According to the New York Times, tariffs on steel and aluminium “raise fears of a damaging trade war.” This sentiment was echoed around the world by the usual nincompoops and so-called economic “experts” who make a habit of being wrong about everything. Some facts are useful. And Trump, unlike the nincompoops and experts, knows them.

The US is the largest market in the world. Its merchandise imports outstrip those of any other country. Access to the US market is the key to riches and the world knows it. World Bank data for 2016 shows that the value of US imports was 42% higher than China, its nearest competitor in these stakes. The rest are far behind.

The US buys much more than it sells. According to the US Bureau of Economic Analysis, the US had a merchandise trade deficit of $810 billion in 2017. Of this $375b was with China, $151b with the EU, $71b with Mexico and $69b with Japan. And these countries, selling much more to the US than they are buying, are going to retaliate? Really, Trump isn’t trembling in his boots.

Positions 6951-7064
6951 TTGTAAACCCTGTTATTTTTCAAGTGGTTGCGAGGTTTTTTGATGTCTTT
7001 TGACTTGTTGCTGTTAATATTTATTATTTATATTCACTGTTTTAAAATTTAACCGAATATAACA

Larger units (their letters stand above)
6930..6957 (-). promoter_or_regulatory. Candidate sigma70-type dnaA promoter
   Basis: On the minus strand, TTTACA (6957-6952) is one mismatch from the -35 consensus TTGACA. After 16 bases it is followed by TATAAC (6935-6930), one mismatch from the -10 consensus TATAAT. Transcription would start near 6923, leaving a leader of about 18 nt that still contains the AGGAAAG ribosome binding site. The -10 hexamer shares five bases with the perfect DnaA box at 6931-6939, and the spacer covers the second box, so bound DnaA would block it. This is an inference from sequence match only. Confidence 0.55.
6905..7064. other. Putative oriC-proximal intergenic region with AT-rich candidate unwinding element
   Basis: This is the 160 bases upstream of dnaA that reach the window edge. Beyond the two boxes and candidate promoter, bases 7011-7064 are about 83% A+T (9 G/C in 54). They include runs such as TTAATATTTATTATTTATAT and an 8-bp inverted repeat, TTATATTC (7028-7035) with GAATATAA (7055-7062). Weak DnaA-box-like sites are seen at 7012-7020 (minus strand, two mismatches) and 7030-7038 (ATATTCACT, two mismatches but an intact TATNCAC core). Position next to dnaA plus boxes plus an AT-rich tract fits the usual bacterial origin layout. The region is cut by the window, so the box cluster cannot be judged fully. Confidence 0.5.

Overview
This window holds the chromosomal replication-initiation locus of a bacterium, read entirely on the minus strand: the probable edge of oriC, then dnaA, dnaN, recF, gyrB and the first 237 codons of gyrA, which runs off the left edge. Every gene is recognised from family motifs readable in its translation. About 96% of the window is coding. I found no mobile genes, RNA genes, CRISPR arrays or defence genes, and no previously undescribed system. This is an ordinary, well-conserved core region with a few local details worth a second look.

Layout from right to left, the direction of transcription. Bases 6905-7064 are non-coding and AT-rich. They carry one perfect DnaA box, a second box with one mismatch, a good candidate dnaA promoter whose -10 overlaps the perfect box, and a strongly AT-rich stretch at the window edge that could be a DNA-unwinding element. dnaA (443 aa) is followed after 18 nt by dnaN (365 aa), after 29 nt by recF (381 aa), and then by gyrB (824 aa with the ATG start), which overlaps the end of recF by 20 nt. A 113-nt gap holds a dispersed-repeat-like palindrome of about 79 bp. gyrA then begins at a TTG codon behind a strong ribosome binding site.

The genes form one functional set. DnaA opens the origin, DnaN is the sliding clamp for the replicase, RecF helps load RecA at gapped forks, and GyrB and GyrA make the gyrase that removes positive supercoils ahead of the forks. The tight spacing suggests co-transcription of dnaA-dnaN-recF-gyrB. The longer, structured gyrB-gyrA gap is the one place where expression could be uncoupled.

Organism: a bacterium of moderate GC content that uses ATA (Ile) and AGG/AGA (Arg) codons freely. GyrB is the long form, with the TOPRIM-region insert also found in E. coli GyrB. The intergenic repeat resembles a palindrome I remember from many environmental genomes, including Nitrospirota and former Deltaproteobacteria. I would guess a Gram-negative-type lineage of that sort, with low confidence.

Consider this, for example. The EU imposes a tariff of 10% on imported US cars. The US imposes a corresponding tariff of just 2.5%. The Obama White House reported in May 2015 that “almost 70 percent of U.S. imports [in 2014] crossed our borders duty-free, but many of our trading partners maintain higher tariffs that create steep barriers to U.S. exports.” Threats of retaliation of any materiality are whistling Dixie.

There is a power imbalance and it is in favour of the US. Here’s an analogy. As a supplier, you might not like Coles or Woolworths putting their own brands on their shelves and buying less of your product than they used to. But you have to consider your options.

Trump knows exactly what he is doing. He has first-mover advantage. He is already using the tariffs as a bargaining chip with Mexico and Canada in renegotiating NAFTA. No country will want to take him on. Opposition will melt away. He is a giant among minnows – inside and outside the US.

Peter Smith, a frequent Quadrant Online contributor, is the author of Bad Economics

Comments [8]

  1. Thelston says: